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What was life in Belgium like in the 1930's?
I'm writing a short story for a contest that involves a couple who loses a child during this time period and the woman is from Belgium, so they go back there for awhile. Any information could help, thanks.
- ?Lv 68 years agoFavorite Answer
Belgium in the thirties was, like all European nations in trouble. The recession hit the country hard and the government refused to save the prestigious Belgian car manufacturing. Companies, like Minerva and Imperia, that had been building the pride of a wealthy man's garage all over the world bit in the dust and the government, adhering to the then prevalent liberal notion of non-intervention, let these companies bite in the dust. The Belgian economy had received severe blows because of the recession, but also because of the War. The First World War had seen the almost absolute demolition of the economy. Hunger and shortages had stalked the population and with it's solid base shaken up the Belgian Frank, that had been stable and valuable before the war, fluctuated after the war, yet it never regained it's prewar reliablilty. It plummeted during the recession, to calm the population down a new (theoretical) currency was introduced that had a higher and "more comforting" rate: the Belga.
The Germans had failed (as was expected by visionaries) to keep up with it's payments, the continueous money printing to solve the problem caused a rapid hyperinflation. The French, with whom Belgium was in an alliance grew weary and occupied the Ruhr, the industrial hub of Germany, this caused a rapid acceleration of the inflation, the Germans started to hate the French even more and the Belgian public opinion grew weary of the alliance, which due to French recklessness would drag Belgium in another conflict. The people wanted to sail an isolationist course again.
Belgium was also no exception on a socio-cultural side. The thirties saw a swing to the right. Fascism was also in Belgium inicially popular: first "Rex" appeared, a national, Belgicist, Royalist, Catholic party that swayed over the course of time closer and closer to fascism. A number of Flemish nationalist parties emerged, many of which were rightwing. The 30s were shaken up by the election (as major of Antwerp) of August Borms, a Flemish nationalist who had collaborated strongly with the Germans during WWI, had lost his civil rights and was sentenced to a life imprisonment. The Belgian establishment came to the realization that the repression after WWI, which had been highly controlled by the state and therefore within reasonable bounds, had been too soft.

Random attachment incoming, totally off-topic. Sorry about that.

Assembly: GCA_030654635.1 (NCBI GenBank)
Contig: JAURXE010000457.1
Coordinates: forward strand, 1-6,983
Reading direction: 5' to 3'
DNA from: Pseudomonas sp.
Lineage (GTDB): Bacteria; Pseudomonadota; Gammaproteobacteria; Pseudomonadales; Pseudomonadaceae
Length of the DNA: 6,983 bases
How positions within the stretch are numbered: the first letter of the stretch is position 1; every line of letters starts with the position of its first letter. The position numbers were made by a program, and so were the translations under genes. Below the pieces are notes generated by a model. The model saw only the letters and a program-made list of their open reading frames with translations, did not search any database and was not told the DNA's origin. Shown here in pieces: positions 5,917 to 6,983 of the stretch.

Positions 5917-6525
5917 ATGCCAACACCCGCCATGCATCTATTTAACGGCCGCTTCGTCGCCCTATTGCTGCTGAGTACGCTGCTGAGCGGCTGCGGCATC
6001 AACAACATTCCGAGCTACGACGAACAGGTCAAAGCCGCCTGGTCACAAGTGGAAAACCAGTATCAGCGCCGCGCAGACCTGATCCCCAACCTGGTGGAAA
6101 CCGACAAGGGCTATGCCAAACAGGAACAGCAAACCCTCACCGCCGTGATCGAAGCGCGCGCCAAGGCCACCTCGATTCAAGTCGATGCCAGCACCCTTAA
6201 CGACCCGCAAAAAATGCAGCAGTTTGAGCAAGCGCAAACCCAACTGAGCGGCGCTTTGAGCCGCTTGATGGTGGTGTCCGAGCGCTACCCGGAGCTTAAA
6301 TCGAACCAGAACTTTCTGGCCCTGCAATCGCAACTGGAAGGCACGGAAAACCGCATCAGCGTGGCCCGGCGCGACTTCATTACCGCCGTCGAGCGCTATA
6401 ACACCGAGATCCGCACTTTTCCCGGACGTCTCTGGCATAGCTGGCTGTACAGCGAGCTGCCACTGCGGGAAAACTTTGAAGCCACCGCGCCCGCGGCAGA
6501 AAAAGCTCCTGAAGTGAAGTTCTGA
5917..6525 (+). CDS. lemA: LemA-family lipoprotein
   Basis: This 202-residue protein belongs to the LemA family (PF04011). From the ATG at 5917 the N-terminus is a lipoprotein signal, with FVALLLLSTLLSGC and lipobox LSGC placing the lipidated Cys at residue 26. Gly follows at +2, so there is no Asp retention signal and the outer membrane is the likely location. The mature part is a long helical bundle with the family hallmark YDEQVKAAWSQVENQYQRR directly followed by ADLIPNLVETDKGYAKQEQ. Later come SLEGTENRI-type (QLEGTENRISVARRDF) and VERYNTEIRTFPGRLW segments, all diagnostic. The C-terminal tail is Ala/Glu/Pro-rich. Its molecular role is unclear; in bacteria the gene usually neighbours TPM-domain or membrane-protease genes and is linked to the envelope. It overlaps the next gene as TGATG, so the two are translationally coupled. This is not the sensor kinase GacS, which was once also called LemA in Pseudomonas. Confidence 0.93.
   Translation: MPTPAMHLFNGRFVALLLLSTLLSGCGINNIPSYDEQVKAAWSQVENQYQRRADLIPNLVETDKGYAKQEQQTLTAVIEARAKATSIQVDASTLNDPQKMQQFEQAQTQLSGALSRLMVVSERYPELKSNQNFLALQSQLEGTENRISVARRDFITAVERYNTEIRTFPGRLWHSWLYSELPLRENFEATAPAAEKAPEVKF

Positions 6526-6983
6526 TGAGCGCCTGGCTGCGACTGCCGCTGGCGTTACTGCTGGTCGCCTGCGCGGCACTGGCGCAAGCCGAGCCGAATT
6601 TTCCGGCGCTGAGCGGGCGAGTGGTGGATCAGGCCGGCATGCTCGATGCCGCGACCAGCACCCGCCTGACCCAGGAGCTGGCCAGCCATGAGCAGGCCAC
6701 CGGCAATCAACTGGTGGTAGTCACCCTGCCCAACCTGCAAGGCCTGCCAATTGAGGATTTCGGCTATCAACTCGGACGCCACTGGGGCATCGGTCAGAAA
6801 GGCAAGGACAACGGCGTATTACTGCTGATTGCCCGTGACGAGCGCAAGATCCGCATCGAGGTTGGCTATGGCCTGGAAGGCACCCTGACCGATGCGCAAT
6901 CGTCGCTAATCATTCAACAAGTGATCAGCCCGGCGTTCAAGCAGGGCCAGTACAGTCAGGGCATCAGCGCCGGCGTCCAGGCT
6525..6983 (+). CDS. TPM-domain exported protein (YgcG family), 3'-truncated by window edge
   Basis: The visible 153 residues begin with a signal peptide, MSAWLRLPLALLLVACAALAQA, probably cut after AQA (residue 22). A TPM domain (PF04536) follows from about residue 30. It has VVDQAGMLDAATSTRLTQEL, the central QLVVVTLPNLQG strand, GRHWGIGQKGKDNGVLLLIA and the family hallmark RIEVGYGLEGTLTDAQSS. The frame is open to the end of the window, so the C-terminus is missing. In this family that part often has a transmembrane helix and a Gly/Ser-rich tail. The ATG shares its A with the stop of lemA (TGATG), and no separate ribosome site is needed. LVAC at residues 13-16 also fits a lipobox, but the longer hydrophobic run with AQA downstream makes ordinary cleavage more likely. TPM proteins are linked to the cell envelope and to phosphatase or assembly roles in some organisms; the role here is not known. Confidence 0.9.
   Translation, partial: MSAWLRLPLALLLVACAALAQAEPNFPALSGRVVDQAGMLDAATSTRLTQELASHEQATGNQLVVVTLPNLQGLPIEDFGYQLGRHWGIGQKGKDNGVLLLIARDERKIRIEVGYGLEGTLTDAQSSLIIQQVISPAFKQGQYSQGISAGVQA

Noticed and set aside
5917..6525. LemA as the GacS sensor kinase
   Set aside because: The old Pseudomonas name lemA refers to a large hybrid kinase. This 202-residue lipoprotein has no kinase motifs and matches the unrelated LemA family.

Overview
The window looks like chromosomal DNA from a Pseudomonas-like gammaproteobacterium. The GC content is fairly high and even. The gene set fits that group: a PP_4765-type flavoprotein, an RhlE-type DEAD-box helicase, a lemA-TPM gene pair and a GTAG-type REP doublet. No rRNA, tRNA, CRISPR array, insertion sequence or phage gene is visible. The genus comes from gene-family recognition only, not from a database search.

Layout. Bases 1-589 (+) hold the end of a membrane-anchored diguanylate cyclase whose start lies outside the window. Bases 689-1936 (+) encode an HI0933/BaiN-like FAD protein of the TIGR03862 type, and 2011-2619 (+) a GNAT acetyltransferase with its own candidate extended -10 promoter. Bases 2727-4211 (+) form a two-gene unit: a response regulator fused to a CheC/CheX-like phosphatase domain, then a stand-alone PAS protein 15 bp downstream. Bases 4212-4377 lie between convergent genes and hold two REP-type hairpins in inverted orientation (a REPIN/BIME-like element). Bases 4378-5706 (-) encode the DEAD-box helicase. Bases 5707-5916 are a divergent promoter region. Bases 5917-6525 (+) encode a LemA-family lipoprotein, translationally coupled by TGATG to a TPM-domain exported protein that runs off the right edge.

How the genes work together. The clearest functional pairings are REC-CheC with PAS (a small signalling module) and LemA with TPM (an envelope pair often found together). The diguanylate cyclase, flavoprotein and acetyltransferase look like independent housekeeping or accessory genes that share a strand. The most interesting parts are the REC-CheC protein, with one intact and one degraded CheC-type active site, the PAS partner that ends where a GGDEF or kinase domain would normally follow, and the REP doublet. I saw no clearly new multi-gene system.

Fascist movements in Belgium quickly lost their national elan, the Flemish parties focused on the Dutch speaking part, Rex lost all importance in Flanders and would henceforth only be active in Wallonia. The traditional parties, the Belgian Workers Party (Dutch: Belgische Werklieden Partij BWP, French: Partie Ouvrier Belge POB), the Catholic Party of Belgium (Dutch: Katholiek Verbond van België KVB- French: Union Catholique Belge UCB), the Catholics were traditionally the strongest in Belgium and the Liberal (or libertarian for the Americans) Party of Belgium (Liberale Partij -Parti Liberal) was the oldest but also the smallest traditional party of Belgium, the thirties weren't their moment. Despite their seize they were very involved in government to keep Communists and Fascists out of the government.
The governments of the 30s were unstable and short lived because of the economical turmoil. The Communist Party of Belgium was member of parliament, but the communists were, in preparation of the People's revolution, sabotaging the structures of the state and army.
In 1934 Belgium's most popular monarch, Albert I, who was known as the soldier-king and one of the victors of WWI, died in an mountaineering accident. He had done an effort to keep the army up to date. After his death, the policies shifted to the creation of new fortresses and defensive lines that were supposed to be manned by the Belgian, British and French armies when the time came. In the meanwhile the structures needed to deter. Belgium also spend a lot of money on the army, making them by 1939 the best prepared army on the allied side. Plans were made and (on a population of 8 million) when the mobilization bell rang Belgium drafted 600 000 active men and another 400 000 reserves who were to be trained.Source(s): This is a short overview of Belgium. But it can only serve as a step up, to the other more detailed information hidden in books and on the Web